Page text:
When Rachel Norman was christened on 24 August 1755, in St. Martin, Jersey, her father, James Norman, was 43 and her mother, Anne de Queteville, was 37.
English, Irish (Dublin and Cork), and Scottish: ethnic or habitational name applied either to a Scandinavian or to someone from Normandy in northern France. The Scandinavian adventurers of the Dark Ages called themselves northmenn ‘men from the North’. Before 1066, Scandinavian settlers in England were already fairly readily absorbed, and Northman and Normann came to be used as bynames and later as personal names, even among the Saxon inhabitants. The term gained a new use from 1066 onward, when England was settled by invaders from Normandy, who were likewise of Scandinavian origin but by now largely integrated with the native population and speaking a Romance language, retaining only their original ancient Germanic name.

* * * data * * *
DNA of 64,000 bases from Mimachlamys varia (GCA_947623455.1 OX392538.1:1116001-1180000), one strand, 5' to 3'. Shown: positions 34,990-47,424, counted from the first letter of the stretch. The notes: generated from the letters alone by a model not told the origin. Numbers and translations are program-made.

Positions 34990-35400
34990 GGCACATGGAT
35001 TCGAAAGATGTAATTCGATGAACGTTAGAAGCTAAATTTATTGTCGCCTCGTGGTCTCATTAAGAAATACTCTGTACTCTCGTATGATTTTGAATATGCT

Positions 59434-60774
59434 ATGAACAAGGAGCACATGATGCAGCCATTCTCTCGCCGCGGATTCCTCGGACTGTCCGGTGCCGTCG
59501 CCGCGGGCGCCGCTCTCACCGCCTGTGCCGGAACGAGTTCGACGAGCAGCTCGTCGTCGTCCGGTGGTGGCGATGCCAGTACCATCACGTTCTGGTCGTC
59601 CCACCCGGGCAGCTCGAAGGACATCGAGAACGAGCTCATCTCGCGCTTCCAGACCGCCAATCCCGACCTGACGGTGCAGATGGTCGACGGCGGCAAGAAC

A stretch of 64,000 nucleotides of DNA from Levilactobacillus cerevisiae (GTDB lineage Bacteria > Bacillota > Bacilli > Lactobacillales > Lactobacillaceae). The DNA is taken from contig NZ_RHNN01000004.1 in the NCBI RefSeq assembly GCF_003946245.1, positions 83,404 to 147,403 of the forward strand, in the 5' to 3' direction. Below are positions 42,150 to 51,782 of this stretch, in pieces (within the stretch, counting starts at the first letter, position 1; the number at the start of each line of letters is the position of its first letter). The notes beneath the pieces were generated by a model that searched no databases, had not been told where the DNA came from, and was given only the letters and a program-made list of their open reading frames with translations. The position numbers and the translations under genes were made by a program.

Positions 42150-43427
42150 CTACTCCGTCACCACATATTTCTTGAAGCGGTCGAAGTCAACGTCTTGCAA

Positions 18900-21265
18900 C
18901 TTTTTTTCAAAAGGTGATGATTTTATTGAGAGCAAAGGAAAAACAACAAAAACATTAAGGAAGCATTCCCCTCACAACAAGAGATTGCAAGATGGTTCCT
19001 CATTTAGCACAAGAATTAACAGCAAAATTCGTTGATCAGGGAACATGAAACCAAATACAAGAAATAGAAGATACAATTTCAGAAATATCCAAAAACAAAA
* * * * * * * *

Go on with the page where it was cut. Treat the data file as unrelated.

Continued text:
English: from the Middle English personal name Norman (recorded in the late Old English period as Northman), derived from northman ‘northerner’.
Americanized form of German Normann .